Der Herr denket an uns, BWV 196

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Der Herr denket an uns (The Lord is mindful of us), BWV 196, is a cantata by Johann Sebastian Bach. It is difficult to date, but is generally considered to be an early cantata on stylistic grounds.[1] It has been suggested that it was composed at Mühlhausen where Bach lived in 1707/1708.

Dornheim church where Bach was married in 1707

History and words[edit]

The text is taken from Psalms 115. Much of Bach's later cantata output was written for the requirements of the liturgical calendar, but this cantata appears to have been written for a special occasion. The psalm includes the line "The LORD shall increase you more and more, you and your children". Many commentators, from Philipp Spitta onwards, have concluded that the cantata was written for a wedding, and have gone so far as to suggest actual weddings where it might have been performed, including Bach's own in 1707.[2] However, the wedding hypothesis is far from proven, and the text could fit other occasions.[3]

The cantata was first published in 1864 in the Bach Gesellschaft edition of the composer's complete works.[4]

Scoring and structure[edit]

The cantata has been described as a brief, sunny and festive work.[5] It is scored for three vocal soloists (soprano, tenor, and bass), a four-part choir and an instrumental ensemble consisting of strings and continuo.

An opening instrumental sinfonia in C major is followed by four more movements featuring choir and soloists.

  1. Sinfonia
  2. Coro: Der Herr denket an uns und segnet uns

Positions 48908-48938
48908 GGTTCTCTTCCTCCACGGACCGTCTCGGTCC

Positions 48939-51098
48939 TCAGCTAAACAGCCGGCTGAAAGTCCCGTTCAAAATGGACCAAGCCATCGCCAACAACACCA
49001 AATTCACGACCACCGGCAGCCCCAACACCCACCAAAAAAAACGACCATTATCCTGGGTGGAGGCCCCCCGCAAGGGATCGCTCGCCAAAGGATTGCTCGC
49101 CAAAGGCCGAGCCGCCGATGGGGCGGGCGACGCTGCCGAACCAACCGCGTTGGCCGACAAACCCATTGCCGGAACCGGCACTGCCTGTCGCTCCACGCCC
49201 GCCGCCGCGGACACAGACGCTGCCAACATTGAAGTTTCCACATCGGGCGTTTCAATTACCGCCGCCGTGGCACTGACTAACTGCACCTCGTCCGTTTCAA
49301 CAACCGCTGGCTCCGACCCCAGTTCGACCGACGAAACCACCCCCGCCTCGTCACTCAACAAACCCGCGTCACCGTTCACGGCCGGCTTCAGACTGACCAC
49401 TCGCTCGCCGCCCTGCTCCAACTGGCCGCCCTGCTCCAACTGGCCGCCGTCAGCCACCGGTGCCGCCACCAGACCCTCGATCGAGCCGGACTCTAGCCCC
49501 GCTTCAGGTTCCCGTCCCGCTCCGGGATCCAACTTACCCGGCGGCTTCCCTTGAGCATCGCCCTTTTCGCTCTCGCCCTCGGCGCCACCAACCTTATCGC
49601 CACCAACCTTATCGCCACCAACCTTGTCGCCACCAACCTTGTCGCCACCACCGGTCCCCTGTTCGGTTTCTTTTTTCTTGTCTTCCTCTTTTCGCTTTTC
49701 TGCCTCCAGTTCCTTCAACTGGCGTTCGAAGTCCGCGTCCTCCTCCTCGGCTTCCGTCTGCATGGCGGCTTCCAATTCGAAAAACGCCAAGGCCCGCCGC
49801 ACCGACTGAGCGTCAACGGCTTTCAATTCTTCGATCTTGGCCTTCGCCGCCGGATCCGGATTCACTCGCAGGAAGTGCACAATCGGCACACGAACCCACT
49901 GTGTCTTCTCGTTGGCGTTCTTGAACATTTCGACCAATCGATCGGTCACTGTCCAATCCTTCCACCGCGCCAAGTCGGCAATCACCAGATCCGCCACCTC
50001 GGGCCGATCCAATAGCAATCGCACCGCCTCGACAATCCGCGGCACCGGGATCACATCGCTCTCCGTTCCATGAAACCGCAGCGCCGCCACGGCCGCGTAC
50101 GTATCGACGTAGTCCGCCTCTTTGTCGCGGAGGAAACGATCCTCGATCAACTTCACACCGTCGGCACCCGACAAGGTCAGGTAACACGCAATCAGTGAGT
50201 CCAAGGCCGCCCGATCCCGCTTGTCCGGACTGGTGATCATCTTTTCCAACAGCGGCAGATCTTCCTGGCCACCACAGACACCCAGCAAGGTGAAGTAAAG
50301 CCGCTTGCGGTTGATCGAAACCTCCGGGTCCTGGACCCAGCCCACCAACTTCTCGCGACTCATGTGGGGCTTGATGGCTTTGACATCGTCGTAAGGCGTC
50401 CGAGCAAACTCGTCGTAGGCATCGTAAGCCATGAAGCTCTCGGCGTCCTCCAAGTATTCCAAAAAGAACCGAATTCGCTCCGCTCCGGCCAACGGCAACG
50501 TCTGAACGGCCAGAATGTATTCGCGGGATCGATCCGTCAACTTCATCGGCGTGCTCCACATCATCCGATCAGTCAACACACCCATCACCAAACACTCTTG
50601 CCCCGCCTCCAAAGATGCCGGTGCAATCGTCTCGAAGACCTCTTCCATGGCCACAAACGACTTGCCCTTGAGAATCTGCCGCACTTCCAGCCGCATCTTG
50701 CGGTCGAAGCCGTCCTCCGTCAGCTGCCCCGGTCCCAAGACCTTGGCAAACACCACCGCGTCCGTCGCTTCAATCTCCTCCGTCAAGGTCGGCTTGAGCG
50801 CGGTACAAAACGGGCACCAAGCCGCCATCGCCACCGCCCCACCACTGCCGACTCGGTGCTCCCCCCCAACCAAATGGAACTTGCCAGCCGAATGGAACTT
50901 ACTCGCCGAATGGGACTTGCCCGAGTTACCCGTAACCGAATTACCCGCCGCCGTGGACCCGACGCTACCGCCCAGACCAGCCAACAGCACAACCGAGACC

3. Aria (soprano): Er segnet, die den Herrn fürchten
  4. Aria (duet for tenor and bass): Der Herr segne euch
  5. Coro: Ihr seid die Gesegneten des Herrn

As in Bach's other early cantatas, there are no recitatives.

Music[edit]

The opening sinfonia is march-like in style, reminiscent of processional music.[6] It includes the dotted rhythms characteristic of the French overture in the opening section, and a contrasting minor-mode middle section.[3]

The first chorus contains contrapuntal writing which is also reminiscent of other early cantatas.[3] It features a permutation fugue, a type of fugue found in Aus der Tiefen rufe ich, Herr, zu dir, BWV 131, for example.

The soprano aria opens with a short ritornello theme and is in ternary form. The vocal line is scalar, contrasting with the obbligato violins.[3]

The duet aria is based on a single line of text. The violins play an imitative motif that does not align with the vocal phrases.[3]

The closing chorus is "awash with rippling scale and arpeggio figures". It concludes with echoing Amens.[3]

Recordings[edit]

This is a relatively neglected cantata.[3] However, it features in complete recordings of the Bach cantatas such as the sets by Harnoncourt, Koopman and Suzuki.

References[edit]

  1. ^ Dürr, Alfred. "Studien über die frühen Kantaten Johann Sebastian Bachs", 2nd ed. (Wiesbaden: Breitkopf & Härtel, 1977).
  2. ^ Bach's first marriage (to Maria Barbara) took place in Dornheim.
  3. ^ a b c d e f g Mincham, Julian. "BWV 196". Retrieved October 20, 2012. 
  4. ^ BWV_196, IMSLP
  5. ^ Pfeifer, Ellen (2002). "Chorale director makes impressive debut". The Boston Globe (accessed via Highbeam Research). Retrieved October 17, 2012. 
  6. ^ Eldridge, Jeff (2002). "Program notes". Orchestra Seattle. Retrieved 5 June 2013. 

Sources[edit]

Several databases provide additional information on each cantata: